Tuesday, April 12, 2011

Health Care and the Budget

On the one hand I tip my hat to Republican Paul Ryan for actually submitting a proposal for the federal budget which addresses some of the important issues that are looming.  On the other hand he did a really bad job.  So it's a mixed bag.

The fundamental problem is that he puts fiscal responsibility squarely on the backs of the poor and elderly, mostly by slashing Medicare and Medicaid and lowering taxes on the rich.  Nor does his plan address "defense" spending, which is a subject we've addressed before here.

Thursday, April 7, 2011

Speedy and Public Trial by Jury

Khalid Sheikh Mohammed, from The Economist
"In all criminal prosecutions, the accused shall enjoy the right to a speedy and public trial, by an impartial jury of the State and district wherein the crime shall have been committed."  -- 6th Amendment

This seems pretty straightforward, right?  I believe the historical impetus for this addition to the Bill of Rights was the fact that kings and rulers were accusing the people of crimes and convicting them without a trial by jury, without witnesses, without due process of law, essentially without any safeguards or protections whatsoever against corruption and unchecked power.  The founders wisely ensured that if government has the ability to deprive a person of property, freedom, or life (which it does) then the Constitution should require that the government has to submit to certain safeguards against the abuse of that power.  I believe those on both the political right and left can feel good about that.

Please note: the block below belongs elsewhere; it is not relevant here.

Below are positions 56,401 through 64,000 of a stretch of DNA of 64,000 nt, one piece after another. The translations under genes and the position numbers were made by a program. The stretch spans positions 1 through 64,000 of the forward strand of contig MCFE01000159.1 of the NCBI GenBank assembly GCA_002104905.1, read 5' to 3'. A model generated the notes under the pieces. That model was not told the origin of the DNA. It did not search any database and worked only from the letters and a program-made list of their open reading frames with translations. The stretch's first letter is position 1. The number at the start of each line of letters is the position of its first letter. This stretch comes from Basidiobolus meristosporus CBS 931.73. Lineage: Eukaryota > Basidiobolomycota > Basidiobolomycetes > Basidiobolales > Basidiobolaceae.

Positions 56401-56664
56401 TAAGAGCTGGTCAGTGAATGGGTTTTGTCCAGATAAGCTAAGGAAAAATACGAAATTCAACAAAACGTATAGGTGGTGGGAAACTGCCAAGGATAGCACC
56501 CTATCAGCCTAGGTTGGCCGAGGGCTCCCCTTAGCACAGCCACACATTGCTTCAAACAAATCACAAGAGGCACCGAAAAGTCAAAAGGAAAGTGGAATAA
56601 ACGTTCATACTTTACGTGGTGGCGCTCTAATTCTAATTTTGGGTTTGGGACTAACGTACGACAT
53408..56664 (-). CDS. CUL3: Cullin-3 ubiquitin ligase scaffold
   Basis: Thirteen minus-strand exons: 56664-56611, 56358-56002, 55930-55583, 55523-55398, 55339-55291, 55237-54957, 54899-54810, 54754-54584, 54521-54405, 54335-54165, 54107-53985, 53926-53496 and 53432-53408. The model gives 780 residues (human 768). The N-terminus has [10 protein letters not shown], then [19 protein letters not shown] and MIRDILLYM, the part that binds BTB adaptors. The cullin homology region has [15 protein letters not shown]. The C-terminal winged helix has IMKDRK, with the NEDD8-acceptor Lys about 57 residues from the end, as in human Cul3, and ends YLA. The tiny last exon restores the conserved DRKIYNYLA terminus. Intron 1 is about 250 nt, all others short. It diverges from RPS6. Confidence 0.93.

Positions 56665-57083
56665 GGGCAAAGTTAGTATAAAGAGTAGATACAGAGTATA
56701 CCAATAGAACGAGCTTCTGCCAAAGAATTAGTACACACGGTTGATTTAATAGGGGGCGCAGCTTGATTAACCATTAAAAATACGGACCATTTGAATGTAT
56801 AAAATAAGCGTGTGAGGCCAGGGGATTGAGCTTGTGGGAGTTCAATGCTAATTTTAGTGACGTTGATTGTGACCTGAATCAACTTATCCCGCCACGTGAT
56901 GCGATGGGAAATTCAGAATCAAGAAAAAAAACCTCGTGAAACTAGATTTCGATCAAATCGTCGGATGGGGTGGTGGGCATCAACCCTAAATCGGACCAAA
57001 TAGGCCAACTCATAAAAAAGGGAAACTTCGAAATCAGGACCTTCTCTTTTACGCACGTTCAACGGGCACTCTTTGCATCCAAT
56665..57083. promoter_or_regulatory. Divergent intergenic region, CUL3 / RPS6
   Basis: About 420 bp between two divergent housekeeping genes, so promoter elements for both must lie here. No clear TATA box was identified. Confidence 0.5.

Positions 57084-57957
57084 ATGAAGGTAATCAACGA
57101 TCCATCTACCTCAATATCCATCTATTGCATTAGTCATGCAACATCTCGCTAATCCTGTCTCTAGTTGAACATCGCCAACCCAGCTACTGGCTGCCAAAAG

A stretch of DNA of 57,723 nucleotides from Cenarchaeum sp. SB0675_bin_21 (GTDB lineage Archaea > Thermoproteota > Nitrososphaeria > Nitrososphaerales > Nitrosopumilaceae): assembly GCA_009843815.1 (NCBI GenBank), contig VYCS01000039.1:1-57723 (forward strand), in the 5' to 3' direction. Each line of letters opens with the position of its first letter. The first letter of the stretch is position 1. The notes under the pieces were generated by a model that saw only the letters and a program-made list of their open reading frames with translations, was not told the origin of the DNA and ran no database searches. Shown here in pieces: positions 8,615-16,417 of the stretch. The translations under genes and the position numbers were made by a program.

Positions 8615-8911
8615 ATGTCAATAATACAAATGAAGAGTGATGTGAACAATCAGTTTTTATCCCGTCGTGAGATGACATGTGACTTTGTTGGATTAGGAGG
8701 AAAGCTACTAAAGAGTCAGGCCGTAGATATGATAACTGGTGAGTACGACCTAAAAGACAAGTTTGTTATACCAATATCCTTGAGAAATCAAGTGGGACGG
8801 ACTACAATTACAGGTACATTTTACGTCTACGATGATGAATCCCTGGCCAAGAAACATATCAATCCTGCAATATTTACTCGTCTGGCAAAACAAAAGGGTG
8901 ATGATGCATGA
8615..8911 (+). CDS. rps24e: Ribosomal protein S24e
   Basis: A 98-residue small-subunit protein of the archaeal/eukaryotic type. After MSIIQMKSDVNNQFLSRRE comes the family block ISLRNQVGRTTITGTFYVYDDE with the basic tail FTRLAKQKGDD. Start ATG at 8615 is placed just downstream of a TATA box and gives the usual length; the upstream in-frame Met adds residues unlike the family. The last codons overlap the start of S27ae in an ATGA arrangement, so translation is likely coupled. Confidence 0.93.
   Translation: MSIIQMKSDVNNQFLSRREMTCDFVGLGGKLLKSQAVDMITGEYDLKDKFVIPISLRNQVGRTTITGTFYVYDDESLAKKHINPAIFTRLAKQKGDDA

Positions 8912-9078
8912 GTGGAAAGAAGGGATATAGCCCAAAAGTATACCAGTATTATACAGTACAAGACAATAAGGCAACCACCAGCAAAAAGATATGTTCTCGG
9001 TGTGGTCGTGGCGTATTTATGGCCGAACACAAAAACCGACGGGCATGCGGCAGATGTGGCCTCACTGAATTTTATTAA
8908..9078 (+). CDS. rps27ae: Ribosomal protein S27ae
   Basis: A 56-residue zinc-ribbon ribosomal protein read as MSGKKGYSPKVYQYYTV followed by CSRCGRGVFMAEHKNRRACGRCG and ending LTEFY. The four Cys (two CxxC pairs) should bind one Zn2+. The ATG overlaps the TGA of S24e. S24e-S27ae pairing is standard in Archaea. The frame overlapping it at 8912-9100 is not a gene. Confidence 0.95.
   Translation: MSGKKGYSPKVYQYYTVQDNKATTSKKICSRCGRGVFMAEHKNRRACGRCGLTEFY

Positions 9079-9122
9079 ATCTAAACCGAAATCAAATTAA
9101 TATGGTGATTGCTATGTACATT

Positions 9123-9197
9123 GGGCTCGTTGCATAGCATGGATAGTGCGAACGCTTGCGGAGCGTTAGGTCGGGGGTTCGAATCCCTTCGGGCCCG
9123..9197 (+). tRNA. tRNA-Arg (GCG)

Wednesday, April 6, 2011

March Madness

March was a crazy month:

1) For the 3rd time in history, no number one ranked team made it to the Final Four, and my fourth favorite team from Utah played well. Props to Jimmer for the award.

2) Former lobbyists rush back to Washington to get jobs working for the people they used to proposition, and coincidentally work on legislation that benefits their former employers.

3) Wisconsin eliminated collective bargaining for public employees. New Jersey teachers' health benefits become the target of the latest anti-whatever campaign.

4) The rebellion in Libya escalated to a full on war.

5) Japan endured an earthquake, a tsunami, and nuclear fallout.

I didn't list the above in any particular order of significance or impact, and there are definitely a number of additional events that could be added to my short list. One of these items also squirms out of the frozen tundra of Michigan politics – an emergency manager bill. This one completely baffles me.

From what I understand, the bill (already passed by the state senate and house) gives the governor the power to declare "financial emergency" in a school district, or even in a town. In doing so he would then appoint an emergency manager empowered "to fire local elected officials, break contracts, seize and sell assets, and eliminate services." Imagine that, an appointed henchman can walk into some district and go carte blanche on the place.

It gets better. Apparently the bill provides for no public oversight or input – not only was an amendment proposing monthly public updates voted down, but all action by the Manager is omitted from public overturn. Oh, and there is no cap on the financial compensation given to the Manager for his/her service. I find it ironic that an overseer, brought in for the express purpose of correcting financial misappropriation is exempt from personal budget.

Like Jacob S., every time I start to get on the State's rights train, something like this pops up and terrifies me. How can a state legislator pass a law like this without having a vote by the public?